Continuation war and Curtiss squadron - covering the Pajari division

Virtuaalilentäjät - Jarl Arnkil. Kuva: Virtuaalilentäjät ry. In the summer we were mobilized again. We installed guns to the planes and adjusted them. Our squadron, number 32, was moved to Hyvinkää airfield. We had these old Fokkers with Mercury engines, if I remember correctly we had 12 of them. Overall there were 24, but the rest were being overhauled. During wartime we had three flights, each with 12 planes. The squadron commander was Captain Heinilä. Leader of the first flight was Captain Berg, Kullervo Lahtela was the leader of the second flight and Aulis Bremer of the third.

The first aerial victory was achieved when we flew from Hyvinkää. Our mission was to protect Helsinki area and the railroad between Helsinki and Riihimäki. My classmate Veikko Ervinen encountered a group of nine enemy planes if I remember correctly and he shot two of them down. One of them fell near Malmi and the other fell into sea.

After that we were transferred to Utti and there we received an order from the air force commander that we would receive Curtisses from squadron 14 and we would give them our Fokkers. This way we got a little better war equipment. The Curtisses were received from war booty stock in Germany. They were American planes that had been sent to western front but when the Germans occupied the area they fell into German hands and were then sold to Finland. We got even more of them in the summer but I'll talk about that later.

From Utti we moved to Lappeenranta airfield and that was very close to the interim peace border. When we stopped there we had to take off with a climbing turn over the town so that we would not cross the front line too low.

From there we started to follow the advance of Colonel Pajari's 12th division in the Karelian Isthmus sot that one flight leader was always with the front line. He had a radio station in a truck so that he could talk with the base and our planes. Twice a day we were given a "silent flight" in which the liaison officer gave the coordinates of current front line. It was not a flying mission, just a briefing about the current location of the front line. Our job was to cover the advance of Pajari division, fly reconnaissance missions and attack ground targets. That kept us busy. That better Curtiss with bigger engine had two machine guns in fuselage and four in wings, two in each wing. At first they were all small caliber guns but later one 12,7 mm gun was installed to the fuselage and then another. They were quite nice for strafing trains, trucks and columns. It was sort of hunting.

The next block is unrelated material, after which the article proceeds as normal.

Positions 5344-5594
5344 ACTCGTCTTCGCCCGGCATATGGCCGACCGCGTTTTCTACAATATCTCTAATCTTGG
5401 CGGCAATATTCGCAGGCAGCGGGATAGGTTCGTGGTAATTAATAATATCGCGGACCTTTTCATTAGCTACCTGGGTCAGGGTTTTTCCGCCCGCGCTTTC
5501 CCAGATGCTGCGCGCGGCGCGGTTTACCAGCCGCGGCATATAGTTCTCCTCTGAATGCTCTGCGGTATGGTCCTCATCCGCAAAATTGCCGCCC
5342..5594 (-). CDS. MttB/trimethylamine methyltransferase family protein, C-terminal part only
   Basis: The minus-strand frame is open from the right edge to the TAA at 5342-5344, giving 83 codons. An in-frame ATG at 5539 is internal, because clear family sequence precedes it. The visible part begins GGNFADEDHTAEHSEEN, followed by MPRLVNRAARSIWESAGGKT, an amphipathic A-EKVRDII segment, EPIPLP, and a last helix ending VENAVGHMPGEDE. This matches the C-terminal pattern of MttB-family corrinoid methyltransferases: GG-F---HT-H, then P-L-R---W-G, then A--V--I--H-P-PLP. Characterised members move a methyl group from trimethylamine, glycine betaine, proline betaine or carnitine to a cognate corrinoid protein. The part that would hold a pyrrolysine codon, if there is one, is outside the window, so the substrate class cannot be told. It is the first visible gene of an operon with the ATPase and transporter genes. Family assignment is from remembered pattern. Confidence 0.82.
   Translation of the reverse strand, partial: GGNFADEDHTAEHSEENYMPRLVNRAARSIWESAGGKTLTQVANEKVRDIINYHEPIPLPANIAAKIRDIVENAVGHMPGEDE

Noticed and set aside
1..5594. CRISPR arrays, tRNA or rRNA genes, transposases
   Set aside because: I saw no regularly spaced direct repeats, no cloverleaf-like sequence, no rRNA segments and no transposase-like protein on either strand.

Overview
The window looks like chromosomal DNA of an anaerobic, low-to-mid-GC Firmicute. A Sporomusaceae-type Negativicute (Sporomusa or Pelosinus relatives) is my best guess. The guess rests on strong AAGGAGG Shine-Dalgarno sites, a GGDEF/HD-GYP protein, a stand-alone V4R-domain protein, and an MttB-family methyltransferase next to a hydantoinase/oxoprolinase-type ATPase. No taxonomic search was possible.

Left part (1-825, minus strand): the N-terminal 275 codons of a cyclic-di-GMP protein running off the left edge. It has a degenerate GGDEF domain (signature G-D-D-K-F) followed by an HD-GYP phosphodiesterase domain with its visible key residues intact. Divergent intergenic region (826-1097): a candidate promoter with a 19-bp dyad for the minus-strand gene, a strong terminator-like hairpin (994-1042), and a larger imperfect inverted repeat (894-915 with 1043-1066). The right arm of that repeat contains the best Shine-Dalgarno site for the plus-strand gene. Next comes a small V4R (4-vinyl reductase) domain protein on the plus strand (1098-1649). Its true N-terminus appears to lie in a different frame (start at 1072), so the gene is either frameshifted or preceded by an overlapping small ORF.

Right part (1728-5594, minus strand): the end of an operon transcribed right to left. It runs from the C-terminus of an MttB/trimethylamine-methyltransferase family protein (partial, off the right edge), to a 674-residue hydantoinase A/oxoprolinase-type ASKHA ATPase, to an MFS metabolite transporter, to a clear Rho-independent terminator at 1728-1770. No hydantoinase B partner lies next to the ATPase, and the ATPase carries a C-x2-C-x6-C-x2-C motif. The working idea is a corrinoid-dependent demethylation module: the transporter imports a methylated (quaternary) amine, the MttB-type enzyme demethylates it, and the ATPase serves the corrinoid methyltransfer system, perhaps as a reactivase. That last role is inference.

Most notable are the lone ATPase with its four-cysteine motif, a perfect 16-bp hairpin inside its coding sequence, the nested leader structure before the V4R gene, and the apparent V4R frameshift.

When we turn the map (map of theatre of operations in Karelian isthmus). The whole isthmus was a target. When Pajari crossed Vuoksi river the air force commander gave an order to our squadron, squadron 24 and Moranes to cover the crossing. Joppe Karhunen came with Brewsters to Lappeenranta and Moranes flew from Immola. There always had to be eight planes above them during daylight. The bunch that was above could not leave before the next one arrived.

This way we covered the crossing for five days. And the division got across without any disturbances. If I remember correctly we shot down eight planes while protecting the crossing.

Then Pajari's advance stopped and Lagus division came across Lihaniemi to the west side of Viipuri. So called Porlammi motti (encirclement) was born. Billion dollar motti. We were ordered to attack the trapped enemy with all we had so that they would not be able to escape. One flight went in to strafe the enemy. They were met with murderous anti-aircraft fire. Two planes were hit and one of the pilots was wounded. The enemy was defeated anyway and they started to flee southeast towards Koivisto. We were supposed to attack the enemy but own and enemy troops were mixed and moving fast. The ground attack missions were stopped when we could not tell apart the enemy from our own troops.